"The people who want to detract from Jackson will have their ammunition for another year. And fair or not, a $50-plus million annual salary brings a more significant microscope by which to be viewed. Jackson easily earned that salary this season. He became an (almost certain) two-time league MVP and delivered the first AFC Championship Game to be hosted by the Ravens in the history of the franchise. Those things matter even if fans (rightfully) wanted more. And everything we know about him suggests that his desire to touch confetti will drive him far more than any comments from attention-seeking loudmouths ever could. So while I say that he 'has' to wear it, my belief is that he'll choose to. Nothing we've seen about this young man and his drive suggests anything other than a player who will be hell-bent on taking another step next year."
Cam Heyward Said Steelers Showed Teams How to Beat the Ravens
Here's one that is sure to rile up Ravens fans.
Discussing the result of the AFC Championship on his podcast, Steelers defensive end Cam Heyward claimed Pittsburgh revealed the blueprint for how to beat the Ravens.
"I'd like to think the Pittsburgh Steelers, and other teams, this year have shown how to beat the Baltimore Ravens," Heyward said. "It wasn't like they were undefeated all year."
It's a fact that the Steelers won both meetings against the Ravens this season, but some context is needed.
Apparently dropped passes are part of the blueprint. In the teams' first meeting in Week 5, the Ravens dropped numerous passes, including two in the end zone, in a 17-10 loss at Pittsburgh. The Ravens did not trail in the game until there was 1:17 left in the fourth quarter.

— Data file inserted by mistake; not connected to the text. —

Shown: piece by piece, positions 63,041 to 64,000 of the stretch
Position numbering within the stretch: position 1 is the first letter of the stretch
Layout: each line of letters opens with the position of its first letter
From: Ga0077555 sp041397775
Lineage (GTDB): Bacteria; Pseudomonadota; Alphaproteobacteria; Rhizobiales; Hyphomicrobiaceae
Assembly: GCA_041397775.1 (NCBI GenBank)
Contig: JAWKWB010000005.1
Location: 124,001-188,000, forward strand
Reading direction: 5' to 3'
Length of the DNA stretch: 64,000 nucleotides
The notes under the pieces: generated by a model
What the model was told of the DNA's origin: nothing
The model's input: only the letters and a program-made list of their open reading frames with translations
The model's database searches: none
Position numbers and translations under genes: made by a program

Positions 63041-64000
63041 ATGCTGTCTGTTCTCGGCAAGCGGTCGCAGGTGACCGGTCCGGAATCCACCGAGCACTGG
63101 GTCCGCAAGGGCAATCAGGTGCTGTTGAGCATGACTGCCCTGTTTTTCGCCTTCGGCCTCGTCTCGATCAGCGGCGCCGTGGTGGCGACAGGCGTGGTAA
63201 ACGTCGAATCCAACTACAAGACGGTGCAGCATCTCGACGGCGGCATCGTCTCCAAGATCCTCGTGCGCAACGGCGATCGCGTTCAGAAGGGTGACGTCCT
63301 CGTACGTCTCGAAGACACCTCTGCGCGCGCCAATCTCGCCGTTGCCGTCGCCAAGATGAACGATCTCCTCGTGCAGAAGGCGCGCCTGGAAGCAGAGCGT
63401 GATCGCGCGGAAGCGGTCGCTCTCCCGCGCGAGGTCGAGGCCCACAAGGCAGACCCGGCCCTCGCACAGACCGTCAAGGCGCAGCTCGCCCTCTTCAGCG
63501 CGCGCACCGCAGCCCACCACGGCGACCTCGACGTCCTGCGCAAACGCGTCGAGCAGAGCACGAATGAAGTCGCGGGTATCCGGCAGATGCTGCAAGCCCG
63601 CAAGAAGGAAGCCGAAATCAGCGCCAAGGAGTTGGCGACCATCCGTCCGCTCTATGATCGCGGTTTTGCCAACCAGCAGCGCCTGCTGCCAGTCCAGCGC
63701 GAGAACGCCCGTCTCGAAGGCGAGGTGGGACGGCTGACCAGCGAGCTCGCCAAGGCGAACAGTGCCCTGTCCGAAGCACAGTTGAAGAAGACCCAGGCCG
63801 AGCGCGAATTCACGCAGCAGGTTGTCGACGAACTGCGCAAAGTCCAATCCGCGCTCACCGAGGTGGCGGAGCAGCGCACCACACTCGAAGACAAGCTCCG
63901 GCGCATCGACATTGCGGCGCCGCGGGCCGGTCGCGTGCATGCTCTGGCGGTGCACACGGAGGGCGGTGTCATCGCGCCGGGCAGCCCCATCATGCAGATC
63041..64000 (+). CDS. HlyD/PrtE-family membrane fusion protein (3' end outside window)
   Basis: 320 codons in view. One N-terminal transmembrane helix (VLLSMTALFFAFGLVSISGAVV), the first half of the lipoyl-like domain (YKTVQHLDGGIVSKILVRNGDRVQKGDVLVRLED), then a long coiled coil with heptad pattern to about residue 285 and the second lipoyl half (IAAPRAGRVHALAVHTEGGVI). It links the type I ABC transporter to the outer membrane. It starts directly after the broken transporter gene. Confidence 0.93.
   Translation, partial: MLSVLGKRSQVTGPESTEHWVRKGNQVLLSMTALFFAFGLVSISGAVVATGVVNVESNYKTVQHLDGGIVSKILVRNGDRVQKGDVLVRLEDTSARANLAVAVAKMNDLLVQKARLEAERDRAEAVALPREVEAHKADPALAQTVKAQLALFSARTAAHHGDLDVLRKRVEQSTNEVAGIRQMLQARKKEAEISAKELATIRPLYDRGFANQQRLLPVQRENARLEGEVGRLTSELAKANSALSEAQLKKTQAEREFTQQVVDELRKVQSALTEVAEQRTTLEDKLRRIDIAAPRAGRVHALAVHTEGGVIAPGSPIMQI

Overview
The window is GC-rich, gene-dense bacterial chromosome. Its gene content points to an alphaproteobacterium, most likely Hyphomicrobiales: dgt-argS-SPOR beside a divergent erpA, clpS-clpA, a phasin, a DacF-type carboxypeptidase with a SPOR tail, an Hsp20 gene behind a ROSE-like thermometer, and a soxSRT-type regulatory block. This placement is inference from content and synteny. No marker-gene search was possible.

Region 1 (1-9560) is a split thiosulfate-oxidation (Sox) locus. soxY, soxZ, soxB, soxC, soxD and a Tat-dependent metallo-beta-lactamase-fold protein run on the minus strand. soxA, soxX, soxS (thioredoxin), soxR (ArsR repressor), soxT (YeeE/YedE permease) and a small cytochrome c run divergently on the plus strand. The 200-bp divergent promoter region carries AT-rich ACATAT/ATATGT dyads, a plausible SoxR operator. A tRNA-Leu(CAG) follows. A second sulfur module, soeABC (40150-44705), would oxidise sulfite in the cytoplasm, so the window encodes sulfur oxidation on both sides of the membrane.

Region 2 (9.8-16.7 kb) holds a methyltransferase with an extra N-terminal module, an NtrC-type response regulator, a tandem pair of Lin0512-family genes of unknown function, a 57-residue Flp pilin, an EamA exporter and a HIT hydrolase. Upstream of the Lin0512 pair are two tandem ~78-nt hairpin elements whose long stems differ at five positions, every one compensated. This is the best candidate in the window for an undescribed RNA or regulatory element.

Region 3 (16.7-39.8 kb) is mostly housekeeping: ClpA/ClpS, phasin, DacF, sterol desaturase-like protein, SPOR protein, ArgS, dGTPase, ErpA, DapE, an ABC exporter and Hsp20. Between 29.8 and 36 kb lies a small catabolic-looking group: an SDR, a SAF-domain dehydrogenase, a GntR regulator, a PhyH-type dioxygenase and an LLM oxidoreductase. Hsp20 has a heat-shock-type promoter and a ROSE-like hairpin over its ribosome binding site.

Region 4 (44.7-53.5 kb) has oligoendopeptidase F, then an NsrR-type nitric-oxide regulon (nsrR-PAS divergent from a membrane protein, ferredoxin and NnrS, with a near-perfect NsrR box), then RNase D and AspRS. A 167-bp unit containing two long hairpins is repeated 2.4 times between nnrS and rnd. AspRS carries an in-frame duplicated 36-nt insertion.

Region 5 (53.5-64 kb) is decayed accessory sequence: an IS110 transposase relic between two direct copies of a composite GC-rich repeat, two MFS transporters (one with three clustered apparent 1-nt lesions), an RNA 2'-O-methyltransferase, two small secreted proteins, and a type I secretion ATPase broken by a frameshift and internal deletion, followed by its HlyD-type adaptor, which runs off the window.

In the Week 18 game against the Steelers, the Ravens rested Jackson and other starters because they had already clinched the No. 1 seed. The Steelers were playing for their playoff lives, as they pulled out a 17-10 win in a game that was tied heading into the fourth quarter.
Mike Macdonald Reportedly Interviewing With Seahawks and Commanders
There are two head coaching vacancies remaining, and Defensive Coordinator Mike Macdonald reportedly is in the running for both.
Macdonald is interviewing with the Seattle Seahawks and Washington Commanders, according to NFL Network's Tom Pelissero.
"I think he's the best candidate out there right now," linebacker Patrick Queen said yesterday. "I don't think anybody does it like him. Nobody cares like him. Nobody will do what he does. He will not rest until he has everything right. Whoever gets him, if he leaves, they're getting the best candidate out there. The guy is all around just the best person I've ever been around, coach-wise [and] person-wise. He really cares and truly cares about the players, the people around the organization and the fans."